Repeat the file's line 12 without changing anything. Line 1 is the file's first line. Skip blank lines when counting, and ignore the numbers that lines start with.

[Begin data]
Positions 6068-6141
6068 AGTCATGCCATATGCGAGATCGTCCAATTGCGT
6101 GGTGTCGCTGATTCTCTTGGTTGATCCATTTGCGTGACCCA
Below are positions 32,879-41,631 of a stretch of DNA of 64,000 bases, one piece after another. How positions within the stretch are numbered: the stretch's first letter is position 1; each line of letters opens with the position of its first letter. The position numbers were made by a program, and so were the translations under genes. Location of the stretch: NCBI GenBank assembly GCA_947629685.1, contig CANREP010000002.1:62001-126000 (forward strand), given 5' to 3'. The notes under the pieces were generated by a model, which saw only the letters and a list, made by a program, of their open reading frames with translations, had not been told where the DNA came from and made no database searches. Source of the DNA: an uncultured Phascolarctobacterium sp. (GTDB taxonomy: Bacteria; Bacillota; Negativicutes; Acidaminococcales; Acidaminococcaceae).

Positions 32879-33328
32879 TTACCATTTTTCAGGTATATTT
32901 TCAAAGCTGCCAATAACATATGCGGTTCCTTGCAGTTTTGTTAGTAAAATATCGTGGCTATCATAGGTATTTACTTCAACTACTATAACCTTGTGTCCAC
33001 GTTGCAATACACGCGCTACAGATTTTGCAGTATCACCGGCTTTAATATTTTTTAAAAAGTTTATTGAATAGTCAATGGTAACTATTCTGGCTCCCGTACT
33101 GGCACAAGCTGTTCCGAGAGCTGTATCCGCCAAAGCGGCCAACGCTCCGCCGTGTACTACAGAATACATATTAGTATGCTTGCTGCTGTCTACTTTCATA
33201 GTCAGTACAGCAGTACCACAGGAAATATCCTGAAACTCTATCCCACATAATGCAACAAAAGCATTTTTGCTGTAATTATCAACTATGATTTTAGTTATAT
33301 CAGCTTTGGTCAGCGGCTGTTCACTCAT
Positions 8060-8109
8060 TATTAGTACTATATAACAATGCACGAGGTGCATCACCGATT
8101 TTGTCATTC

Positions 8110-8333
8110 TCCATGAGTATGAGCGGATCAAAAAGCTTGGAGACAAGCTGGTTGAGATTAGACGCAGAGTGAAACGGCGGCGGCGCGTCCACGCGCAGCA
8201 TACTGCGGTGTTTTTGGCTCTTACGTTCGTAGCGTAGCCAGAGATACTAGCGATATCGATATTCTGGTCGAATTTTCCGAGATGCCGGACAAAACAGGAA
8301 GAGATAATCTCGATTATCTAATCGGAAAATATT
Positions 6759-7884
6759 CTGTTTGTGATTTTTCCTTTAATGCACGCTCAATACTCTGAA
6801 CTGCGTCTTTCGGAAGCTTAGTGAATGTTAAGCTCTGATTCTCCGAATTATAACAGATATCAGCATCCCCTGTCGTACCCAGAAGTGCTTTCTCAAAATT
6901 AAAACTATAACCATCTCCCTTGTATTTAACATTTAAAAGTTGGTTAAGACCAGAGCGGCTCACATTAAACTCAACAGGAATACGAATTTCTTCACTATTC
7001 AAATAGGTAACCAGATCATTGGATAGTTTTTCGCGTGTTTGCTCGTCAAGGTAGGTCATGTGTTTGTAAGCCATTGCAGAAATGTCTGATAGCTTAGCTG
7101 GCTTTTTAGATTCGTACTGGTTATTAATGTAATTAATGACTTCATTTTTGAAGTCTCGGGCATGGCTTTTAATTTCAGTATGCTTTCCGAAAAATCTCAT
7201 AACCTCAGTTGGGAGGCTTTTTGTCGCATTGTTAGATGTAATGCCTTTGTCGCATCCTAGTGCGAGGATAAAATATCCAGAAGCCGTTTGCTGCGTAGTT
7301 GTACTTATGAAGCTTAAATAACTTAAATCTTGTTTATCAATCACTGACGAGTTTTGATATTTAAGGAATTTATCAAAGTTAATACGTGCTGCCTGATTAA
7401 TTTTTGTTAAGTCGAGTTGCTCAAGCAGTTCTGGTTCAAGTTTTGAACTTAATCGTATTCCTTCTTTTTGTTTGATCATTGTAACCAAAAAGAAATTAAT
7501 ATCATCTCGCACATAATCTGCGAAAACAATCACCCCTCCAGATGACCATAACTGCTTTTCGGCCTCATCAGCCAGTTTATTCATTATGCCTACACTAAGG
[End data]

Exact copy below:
Positions 8060-8109